One of the most well-known plant-based powerhouses came to Atlanta last week to talk about his new book, “My Beef with Meat.” Rip Esselstyn is a guru on eating in a healthy and compassionate way. The setting was very intimate where I felt like we were having a private conversation with Rip opposed to listening to a lecture. We were in the corner cafe of Whole Foods in Sandy Springs and there were about 30 people in attendance. The audience was so interactive that he didn’t even get through all of his talking points. He had a very sincere demeanor and was so personable when people asked questions; he made everyone feel quite at home even though he was the visitor. My husband, Kevin, and I are very familiar with the type of philosophy he follows because of the work of Rip’s father and T. Colin Campbell. So, to us, it felt like we were in church nodding our heads to the preacher spouting out the gospel.
Although Rip started his career as a firefighter, which is where the “Engine 2 Diet” stemmed from, he is now traveling, spreading his message about following a plant-based lifestyle. Rip described his job as “gallivanting around to different cities, pushing plants on people.” His plant-powered talk started off by telling us that we don’t have to be victims to our genes and that our genes are not our destiny. It was such a breath of fresh air to hear him say that, especially since our family doctor told my husband that his high blood pressure was genetic and he wouldn’t be able to ever come off his medicine (which is not true considering he’s down in the dosage level and he’s close to coming off of it for good, all thanks to a plant-based diet).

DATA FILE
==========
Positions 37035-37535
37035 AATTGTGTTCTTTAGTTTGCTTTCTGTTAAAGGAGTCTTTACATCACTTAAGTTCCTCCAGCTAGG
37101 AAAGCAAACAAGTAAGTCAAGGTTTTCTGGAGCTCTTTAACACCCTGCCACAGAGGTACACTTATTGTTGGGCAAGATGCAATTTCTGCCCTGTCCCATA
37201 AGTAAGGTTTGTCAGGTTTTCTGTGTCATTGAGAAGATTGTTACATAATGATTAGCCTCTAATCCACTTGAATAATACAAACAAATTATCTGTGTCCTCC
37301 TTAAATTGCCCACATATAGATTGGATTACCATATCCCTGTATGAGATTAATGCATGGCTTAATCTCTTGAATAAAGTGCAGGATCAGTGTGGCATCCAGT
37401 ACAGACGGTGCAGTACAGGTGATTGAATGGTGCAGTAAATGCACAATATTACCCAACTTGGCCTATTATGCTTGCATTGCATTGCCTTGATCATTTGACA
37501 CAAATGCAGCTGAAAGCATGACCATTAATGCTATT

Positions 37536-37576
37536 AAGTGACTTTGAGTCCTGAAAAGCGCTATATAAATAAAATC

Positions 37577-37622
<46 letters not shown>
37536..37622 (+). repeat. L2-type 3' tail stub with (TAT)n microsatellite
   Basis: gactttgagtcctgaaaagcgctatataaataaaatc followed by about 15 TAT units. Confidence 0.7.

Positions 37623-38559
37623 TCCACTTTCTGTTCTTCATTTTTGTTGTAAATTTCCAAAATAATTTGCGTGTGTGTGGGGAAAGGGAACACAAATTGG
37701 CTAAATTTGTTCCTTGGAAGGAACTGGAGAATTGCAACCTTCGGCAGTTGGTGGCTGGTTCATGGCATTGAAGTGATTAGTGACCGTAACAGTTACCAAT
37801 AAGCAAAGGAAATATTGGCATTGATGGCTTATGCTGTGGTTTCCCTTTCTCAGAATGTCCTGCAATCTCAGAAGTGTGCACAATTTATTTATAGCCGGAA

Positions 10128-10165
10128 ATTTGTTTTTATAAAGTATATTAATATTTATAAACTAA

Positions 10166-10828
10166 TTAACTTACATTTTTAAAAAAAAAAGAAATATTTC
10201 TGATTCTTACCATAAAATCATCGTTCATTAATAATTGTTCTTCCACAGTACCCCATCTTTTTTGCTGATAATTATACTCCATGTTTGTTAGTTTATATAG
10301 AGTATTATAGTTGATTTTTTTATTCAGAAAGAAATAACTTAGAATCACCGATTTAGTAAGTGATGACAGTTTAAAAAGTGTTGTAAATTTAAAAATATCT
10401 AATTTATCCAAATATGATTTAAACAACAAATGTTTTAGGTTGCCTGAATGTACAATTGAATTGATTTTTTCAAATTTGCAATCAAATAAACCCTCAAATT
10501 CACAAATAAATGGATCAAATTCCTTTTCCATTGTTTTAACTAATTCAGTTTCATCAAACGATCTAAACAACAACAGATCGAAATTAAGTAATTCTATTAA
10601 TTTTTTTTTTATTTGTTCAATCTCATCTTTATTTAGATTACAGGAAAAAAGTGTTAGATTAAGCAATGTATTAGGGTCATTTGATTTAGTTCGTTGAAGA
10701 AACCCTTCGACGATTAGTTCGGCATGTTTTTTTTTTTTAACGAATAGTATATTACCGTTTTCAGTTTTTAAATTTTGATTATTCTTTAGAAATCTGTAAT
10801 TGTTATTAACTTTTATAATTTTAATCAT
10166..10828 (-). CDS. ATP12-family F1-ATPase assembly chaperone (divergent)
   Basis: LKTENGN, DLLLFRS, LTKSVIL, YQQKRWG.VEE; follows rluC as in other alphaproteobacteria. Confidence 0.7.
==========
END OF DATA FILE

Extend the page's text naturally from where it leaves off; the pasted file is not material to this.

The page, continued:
Rip went into the myths of eating plant-based foods, and unfortunately he only had time to go through 2 of the 6 points he wanted to make. We were having such a great conversation with him that we kept getting off topic and he never got back to his original speech. At one point, we even started talking about how Oreos have been proven to be more addictive than cocaine in recent studies. Rip wound up covering the myths about protein and calcium and how he isn’t a fan of any kind of “muscle,” which includes fish. Rip was so knowledgeable, and Kevin and I were so impressed by the number of statistics that he knew off the top of his head.
Because of the intimate setting, we were able to shake hands with Rip and have him sign our book. I got a chance to tell him that I loved his documentary, “Engine 2 Kitchen Rescue,” because it helped me figure out how to reorganize my pantry in a healthy way after watching Forks Over Knives. I’m looking forward to reading his book, which includes recipes that we were lucky enough to try thanks to Whole Foods.